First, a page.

Figure 2 – Query Store – Performance Troubleshooting Workflow
Query Store – Let’s Get Started
There are multiple ways to enable the Query Store feature for a database. For example, you can use SQL Server Management Studio (SSMS) to enable it using graphical user interface or you can write T-SQL scripts to do it manually or in an automated way.
In the Object Explorer of SSMS, right click on the database (for which you want to enable Query Store) and then click on the Properties menu. On the Database Properties page, click on the Query Store tab as shown in the below figure. By default, this feature is disabled as you can notice. Query Store feature can be enabled in either of these two operation modes:
- Read-Write – In read-write mode, the Query Store collects and persists the information (as we discussed earlier).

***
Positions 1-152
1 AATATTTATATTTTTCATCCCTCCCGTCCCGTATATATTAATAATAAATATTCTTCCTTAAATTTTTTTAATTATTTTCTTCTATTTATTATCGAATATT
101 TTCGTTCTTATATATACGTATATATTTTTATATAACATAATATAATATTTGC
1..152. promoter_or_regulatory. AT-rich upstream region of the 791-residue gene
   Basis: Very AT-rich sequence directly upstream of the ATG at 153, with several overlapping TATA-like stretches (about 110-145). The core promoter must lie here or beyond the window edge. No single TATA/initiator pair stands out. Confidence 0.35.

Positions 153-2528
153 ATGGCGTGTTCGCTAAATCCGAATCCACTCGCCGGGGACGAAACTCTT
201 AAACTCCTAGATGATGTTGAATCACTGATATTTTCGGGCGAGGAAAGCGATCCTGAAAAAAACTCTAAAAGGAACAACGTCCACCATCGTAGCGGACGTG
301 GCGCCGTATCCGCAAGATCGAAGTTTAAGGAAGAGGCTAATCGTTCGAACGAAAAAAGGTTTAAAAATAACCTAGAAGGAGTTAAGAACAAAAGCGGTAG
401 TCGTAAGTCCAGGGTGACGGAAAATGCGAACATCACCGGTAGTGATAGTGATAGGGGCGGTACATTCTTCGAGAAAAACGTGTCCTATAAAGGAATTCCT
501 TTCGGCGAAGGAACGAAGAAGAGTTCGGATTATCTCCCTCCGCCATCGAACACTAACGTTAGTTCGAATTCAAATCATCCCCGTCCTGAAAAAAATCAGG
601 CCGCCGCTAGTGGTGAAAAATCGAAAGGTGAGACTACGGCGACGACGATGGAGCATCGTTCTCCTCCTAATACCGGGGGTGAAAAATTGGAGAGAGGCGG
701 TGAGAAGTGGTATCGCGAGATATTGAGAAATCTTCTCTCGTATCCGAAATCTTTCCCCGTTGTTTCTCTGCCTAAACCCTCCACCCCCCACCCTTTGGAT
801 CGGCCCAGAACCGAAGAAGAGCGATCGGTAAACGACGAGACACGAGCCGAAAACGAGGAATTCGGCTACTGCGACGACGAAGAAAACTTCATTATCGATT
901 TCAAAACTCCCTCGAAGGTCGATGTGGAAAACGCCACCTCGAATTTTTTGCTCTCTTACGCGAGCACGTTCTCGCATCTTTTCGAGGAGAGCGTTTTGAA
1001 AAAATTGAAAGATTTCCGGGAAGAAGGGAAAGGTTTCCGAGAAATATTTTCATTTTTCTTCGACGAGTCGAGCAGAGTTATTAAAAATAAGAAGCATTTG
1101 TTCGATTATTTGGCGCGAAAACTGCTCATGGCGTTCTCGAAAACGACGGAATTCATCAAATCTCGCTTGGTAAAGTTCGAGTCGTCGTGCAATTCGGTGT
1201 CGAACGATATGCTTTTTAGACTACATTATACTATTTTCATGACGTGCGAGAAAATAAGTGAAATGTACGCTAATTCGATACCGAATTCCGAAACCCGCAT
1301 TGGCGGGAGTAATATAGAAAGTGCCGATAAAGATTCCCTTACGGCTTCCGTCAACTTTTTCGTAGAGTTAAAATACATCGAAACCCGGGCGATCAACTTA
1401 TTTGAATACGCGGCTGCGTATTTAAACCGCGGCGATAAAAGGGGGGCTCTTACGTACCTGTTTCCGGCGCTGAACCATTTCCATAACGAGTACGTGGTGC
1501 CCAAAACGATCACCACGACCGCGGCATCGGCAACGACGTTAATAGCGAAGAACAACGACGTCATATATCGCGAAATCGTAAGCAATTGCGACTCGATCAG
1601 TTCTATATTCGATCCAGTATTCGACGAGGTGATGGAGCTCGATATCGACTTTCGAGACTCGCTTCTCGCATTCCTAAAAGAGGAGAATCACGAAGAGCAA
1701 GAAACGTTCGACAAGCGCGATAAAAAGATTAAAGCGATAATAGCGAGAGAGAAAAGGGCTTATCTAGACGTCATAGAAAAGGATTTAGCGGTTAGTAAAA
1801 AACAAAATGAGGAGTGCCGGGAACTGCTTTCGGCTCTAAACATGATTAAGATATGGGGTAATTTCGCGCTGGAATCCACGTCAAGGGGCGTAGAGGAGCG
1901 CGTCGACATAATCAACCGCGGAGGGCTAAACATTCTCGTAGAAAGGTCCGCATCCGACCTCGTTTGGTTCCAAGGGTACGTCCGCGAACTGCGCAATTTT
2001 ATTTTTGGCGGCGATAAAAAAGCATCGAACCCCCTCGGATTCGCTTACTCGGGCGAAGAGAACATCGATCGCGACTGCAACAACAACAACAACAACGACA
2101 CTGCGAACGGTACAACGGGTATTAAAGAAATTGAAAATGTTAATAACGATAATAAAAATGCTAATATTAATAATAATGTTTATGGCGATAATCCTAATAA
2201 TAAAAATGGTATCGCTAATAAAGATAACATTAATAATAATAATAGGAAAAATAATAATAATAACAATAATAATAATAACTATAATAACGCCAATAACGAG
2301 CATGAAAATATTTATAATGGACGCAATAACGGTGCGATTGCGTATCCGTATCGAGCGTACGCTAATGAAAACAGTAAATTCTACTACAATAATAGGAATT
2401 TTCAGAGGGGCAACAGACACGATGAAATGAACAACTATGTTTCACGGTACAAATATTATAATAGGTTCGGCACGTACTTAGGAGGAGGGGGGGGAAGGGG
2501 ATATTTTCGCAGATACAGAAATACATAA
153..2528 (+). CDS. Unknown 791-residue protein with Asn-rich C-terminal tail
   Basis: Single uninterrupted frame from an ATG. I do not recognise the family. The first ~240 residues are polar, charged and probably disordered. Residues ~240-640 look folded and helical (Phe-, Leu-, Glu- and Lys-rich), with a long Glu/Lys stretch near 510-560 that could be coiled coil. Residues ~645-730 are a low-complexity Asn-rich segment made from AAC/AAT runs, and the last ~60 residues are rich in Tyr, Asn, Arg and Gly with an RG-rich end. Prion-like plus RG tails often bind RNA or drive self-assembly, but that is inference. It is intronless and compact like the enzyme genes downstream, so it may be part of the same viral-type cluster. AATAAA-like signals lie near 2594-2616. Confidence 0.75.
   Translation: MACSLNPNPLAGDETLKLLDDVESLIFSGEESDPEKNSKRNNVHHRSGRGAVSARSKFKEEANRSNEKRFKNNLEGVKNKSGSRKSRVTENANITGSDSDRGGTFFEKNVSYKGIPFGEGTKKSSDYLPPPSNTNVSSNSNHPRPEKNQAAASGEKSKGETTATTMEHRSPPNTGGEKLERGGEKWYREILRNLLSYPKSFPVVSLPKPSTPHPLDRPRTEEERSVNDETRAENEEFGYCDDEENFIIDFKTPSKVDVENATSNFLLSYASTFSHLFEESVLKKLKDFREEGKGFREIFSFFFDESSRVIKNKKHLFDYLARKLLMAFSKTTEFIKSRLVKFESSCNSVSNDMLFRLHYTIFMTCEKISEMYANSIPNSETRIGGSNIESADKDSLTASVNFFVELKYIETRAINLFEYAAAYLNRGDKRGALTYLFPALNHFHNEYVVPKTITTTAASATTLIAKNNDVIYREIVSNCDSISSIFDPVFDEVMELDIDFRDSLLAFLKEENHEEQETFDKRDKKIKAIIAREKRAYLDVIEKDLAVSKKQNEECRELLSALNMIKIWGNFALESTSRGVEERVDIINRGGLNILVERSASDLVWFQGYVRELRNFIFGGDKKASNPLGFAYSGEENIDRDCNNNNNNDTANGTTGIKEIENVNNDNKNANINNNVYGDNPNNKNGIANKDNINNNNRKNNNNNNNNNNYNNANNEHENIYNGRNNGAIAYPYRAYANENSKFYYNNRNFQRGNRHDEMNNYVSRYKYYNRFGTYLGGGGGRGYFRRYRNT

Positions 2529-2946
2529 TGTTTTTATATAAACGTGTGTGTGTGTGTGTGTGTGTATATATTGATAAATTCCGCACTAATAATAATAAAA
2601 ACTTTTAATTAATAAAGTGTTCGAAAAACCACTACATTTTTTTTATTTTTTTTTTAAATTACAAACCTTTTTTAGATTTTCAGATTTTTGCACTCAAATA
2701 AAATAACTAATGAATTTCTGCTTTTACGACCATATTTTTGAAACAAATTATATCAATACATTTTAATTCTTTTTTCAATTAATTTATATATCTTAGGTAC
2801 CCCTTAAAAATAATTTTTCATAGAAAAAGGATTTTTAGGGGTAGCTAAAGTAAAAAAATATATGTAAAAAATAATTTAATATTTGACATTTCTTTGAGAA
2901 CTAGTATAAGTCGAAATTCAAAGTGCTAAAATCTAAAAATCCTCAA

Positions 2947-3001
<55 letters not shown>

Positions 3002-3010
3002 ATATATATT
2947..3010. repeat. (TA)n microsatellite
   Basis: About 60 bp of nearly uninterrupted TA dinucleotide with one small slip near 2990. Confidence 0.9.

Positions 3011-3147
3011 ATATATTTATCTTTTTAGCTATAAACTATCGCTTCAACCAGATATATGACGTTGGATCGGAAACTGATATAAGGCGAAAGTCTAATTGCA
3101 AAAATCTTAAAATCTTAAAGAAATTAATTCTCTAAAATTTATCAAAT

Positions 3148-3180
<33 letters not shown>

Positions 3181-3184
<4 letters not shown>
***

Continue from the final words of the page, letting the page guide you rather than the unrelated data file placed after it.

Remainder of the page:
- Ready-only – In read-only mode, the persisted information can be read from the query store for analysis, but no new information is captured or added. Query Store gets switched to read-only mode if the maximum allocated space of the Query Store has been exhausted.
You can also see some other useful information like storage space occupied by the database and by Query Store internal tables. You can click on Purge Query Data to empty, or purge, all the data inside the Query Store.
Figure 3 – Database Properties: Query Store
You can also write a T-SQL script if you prefer scripting or want to automate the process, as shown below. You can replace the AdventureWorks2016 database name with the name of your database for which you want to enable Query Store feature. There are a few other important properties to be specified when making use of Query Store, which I would like to highlight here. For a complete list of these properties you can refer to this official documentation.